June 20, 2015

Confederate flags and loving our brother

I open with a question:

Is it inconsistent to call for the removal of Confederate flags (from state-owned properties, as well as Christians dissociating themselves from this flag voluntarily), while not calling for similar treatment of Old Glory?

This question has been raised all over my Twitter feed, and perhaps most prominently in a blog post by Douglas Wilson. The US flag does, after all, stand for a number of reprehensible things itself. In our past we have the horrors of slavery...quite the same ones as the Confederacy, come to think of it. We have the massive injustices of murder, land theft, and more of the Native peoples of North America. Currently we murder our babies in the millions. And of course I'm just hitting the lowest of the low notes. So, is there a difference?

I believe the answer is, most definitely, yes. First of all, as Wilson labors in his post, flags mean a lot of things, including what a nation should be. We might say, aspires to be. All men are created equal. That's a good place to start. Not that some men are equal and others are the stuff of personal property. I would press this, though, in a different direction. Because as a nation that is still living, the US can actually still be pulled toward these ideals. That is, our sins, while real, need not be all that defines us 200 years from. We may yet change course, and shape a broader picture for our society that is not one dominated by greed, murder, and the pillaging abuse of our brother for personal gain. 

Is this true of a nation that no longer exists? Can the flag of a dead nation represent abstract and unrealized ideals? I struggle to believe that. Instead, what we have is a historical artifact that represents what actually was there. In the case of the Confederate flag, we have a symbol which stands for a nation whose primary reason for existence was the perpetuating of human slavery. You can argue states rights or economic issues, but these and the vast majority of other reasons sighted for the American Civil War will all tie back to this issue: claiming other humans as sub-human property. Beyond that, we have what the flag has meant since then, with it's use for groups like the KKK and others fighting against civil rights, nay, human rights, for black Americans. That is what the stars and bars stand for. Unmitigated and unjustifiable hatred. And there is no way to change this. It simply stands as self-evident fact.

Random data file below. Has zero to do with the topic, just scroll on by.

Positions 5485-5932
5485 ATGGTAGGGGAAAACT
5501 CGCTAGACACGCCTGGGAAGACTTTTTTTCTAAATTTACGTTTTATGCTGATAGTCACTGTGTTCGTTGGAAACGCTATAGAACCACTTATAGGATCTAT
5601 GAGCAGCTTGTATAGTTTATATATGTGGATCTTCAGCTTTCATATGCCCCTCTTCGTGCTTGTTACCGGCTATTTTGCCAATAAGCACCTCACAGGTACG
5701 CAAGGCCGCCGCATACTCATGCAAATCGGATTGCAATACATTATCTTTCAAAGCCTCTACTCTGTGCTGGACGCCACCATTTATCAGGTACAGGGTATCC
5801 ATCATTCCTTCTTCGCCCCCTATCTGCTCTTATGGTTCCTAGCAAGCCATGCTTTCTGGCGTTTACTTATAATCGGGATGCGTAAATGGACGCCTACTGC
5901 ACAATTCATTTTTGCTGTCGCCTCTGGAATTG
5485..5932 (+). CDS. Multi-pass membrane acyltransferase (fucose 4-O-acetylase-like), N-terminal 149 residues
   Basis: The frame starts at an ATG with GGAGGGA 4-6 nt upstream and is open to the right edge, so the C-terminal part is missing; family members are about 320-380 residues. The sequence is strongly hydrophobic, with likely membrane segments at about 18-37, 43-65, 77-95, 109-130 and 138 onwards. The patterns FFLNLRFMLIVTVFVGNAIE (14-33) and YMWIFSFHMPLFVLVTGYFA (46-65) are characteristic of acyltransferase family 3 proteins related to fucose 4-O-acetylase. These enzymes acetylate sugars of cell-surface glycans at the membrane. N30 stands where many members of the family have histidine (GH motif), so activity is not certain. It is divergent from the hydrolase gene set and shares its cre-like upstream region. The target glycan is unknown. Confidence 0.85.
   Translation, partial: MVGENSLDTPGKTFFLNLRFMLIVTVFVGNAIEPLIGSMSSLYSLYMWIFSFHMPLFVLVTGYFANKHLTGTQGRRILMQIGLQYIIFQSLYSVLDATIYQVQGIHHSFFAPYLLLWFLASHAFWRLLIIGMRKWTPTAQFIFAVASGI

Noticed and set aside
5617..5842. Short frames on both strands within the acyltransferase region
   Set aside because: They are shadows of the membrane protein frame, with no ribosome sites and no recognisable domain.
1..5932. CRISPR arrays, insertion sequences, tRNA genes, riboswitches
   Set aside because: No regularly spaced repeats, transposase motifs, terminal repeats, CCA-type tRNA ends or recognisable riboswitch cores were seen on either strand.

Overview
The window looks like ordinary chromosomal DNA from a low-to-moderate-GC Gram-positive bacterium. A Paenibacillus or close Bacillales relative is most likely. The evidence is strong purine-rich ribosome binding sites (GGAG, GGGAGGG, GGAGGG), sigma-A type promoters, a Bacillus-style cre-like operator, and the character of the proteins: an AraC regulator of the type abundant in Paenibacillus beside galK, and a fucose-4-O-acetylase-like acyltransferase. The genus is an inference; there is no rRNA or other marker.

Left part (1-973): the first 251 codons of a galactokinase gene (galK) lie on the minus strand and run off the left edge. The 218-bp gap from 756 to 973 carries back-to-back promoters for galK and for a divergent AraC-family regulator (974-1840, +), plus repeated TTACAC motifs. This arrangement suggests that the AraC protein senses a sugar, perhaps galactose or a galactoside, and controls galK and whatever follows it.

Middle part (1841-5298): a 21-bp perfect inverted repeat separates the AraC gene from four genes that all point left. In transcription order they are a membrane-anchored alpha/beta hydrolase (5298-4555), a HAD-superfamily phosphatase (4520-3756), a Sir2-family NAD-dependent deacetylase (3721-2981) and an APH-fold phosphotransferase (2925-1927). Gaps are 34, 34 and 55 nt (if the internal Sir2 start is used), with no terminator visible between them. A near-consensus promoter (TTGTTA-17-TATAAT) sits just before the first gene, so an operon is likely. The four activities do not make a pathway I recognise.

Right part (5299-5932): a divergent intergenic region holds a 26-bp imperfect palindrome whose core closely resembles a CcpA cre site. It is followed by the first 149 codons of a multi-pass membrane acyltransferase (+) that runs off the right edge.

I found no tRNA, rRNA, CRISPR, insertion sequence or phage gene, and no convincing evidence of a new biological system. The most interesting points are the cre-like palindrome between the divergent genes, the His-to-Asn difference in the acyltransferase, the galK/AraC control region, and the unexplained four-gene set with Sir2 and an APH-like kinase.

"But that's not what it means to me!" "That's not all it stood for!" Um, so what? Here becomes the obvious application for those reading this who are believers in Jesus Christ: can you not muster enough brotherly love to see that this is what it means to most of our fellow Americans who aren't white? That this flag is an obvious symbol of white supremacy, and thus to cling to it is a clear and, frankly, ugly disregarding of Scripture (eg, Romans 13:8-10, Romans 14:19)? Is this really rocket science? 

It feels painfully obvious to say, but in addition, I have clear commands in Scripture (Romans 13:1-7, for instance) to obey and submit to the governing authorities. I believe that would include proper respect for the flag of that governing authority. However, in case you have not noticed, no one living today is living in the Confederate States. No one is beholden to that flag.

It is offensive to many, there is no reason to hold onto it besides selfish hardheadedness...can we figure this one out?

June 14, 2015

Repentance, Forgiveness, and Consequences

Just a few thoughts on, as the title suggests, repentance, forgiveness, and consequences.

Many of you may be familiar with the story of David and Bathsheba (if not, you may read it here). You may also be familiar with David's prayer in Psalm 51 (here),